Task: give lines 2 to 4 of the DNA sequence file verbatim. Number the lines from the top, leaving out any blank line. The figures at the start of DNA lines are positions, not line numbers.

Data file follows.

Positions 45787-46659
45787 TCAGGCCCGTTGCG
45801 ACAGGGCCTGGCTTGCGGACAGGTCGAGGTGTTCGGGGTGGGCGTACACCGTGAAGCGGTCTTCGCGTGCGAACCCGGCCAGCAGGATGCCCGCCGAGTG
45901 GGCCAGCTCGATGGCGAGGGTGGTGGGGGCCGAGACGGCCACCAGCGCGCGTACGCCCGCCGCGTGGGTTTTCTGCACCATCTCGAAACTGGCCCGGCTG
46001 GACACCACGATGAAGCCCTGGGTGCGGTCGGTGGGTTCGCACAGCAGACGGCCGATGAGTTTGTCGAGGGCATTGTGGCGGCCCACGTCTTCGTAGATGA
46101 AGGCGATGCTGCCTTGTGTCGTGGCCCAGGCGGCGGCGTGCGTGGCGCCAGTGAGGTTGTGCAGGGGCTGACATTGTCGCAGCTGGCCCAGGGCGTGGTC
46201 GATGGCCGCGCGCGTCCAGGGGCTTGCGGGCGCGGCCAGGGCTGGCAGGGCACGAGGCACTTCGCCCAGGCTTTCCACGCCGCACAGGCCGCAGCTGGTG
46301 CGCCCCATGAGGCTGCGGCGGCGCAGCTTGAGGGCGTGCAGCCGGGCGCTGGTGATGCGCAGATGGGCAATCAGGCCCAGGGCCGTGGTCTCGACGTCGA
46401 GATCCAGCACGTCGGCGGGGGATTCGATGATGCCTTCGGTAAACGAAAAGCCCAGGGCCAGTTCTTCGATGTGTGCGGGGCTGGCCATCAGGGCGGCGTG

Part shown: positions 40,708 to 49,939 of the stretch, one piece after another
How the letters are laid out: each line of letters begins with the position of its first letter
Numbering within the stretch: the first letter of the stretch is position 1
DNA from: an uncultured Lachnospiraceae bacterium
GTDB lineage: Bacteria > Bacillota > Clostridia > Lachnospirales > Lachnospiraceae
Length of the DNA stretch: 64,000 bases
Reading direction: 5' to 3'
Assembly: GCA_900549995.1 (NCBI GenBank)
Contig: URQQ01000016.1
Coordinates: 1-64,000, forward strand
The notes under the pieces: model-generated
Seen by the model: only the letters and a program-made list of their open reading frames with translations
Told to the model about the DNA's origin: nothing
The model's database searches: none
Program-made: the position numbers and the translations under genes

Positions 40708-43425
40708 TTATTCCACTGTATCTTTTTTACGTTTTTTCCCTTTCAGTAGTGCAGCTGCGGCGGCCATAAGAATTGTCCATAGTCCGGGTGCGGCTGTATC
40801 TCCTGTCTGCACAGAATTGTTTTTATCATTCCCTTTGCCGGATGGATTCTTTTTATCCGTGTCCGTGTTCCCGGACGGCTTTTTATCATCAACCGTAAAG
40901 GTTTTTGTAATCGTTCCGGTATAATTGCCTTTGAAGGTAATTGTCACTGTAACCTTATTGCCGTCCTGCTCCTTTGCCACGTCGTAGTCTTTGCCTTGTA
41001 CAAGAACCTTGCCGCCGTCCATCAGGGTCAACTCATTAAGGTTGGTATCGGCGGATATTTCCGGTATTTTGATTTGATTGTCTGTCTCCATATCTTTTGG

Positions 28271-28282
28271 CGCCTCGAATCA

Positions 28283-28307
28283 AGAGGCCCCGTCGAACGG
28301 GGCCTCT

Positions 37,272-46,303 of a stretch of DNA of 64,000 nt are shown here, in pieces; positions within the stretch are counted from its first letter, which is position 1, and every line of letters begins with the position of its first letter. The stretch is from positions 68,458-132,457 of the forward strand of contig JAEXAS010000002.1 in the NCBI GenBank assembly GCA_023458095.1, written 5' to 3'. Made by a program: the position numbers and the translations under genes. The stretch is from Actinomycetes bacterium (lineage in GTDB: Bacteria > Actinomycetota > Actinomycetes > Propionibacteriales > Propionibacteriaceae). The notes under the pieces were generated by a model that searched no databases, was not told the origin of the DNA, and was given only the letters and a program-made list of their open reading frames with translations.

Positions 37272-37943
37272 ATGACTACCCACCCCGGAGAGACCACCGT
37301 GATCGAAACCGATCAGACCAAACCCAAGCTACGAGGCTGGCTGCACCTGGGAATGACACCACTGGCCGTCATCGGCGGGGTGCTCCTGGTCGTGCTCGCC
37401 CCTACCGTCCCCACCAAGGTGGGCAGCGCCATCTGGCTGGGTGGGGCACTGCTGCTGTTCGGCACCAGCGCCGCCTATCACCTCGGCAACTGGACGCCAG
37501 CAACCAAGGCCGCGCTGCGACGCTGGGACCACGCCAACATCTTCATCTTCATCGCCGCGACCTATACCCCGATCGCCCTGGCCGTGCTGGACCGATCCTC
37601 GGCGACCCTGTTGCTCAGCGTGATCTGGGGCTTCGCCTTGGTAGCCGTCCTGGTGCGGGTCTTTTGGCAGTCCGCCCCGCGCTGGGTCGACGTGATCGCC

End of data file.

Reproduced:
45787 TCAGGCCCGTTGCG
45801 ACAGGGCCTGGCTTGCGGACAGGTCGAGGTGTTCGGGGTGGGCGTACACCGTGAAGCGGTCTTCGCGTGCGAACCCGGCCAGCAGGATGCCCGCCGAGTG
45901 GGCCAGCTCGATGGCGAGGGTGGTGGGGGCCGAGACGGCCACCAGCGCGCGTACGCCCGCCGCGTGGGTTTTCTGCACCATCTCGAAACTGGCCCGGCTG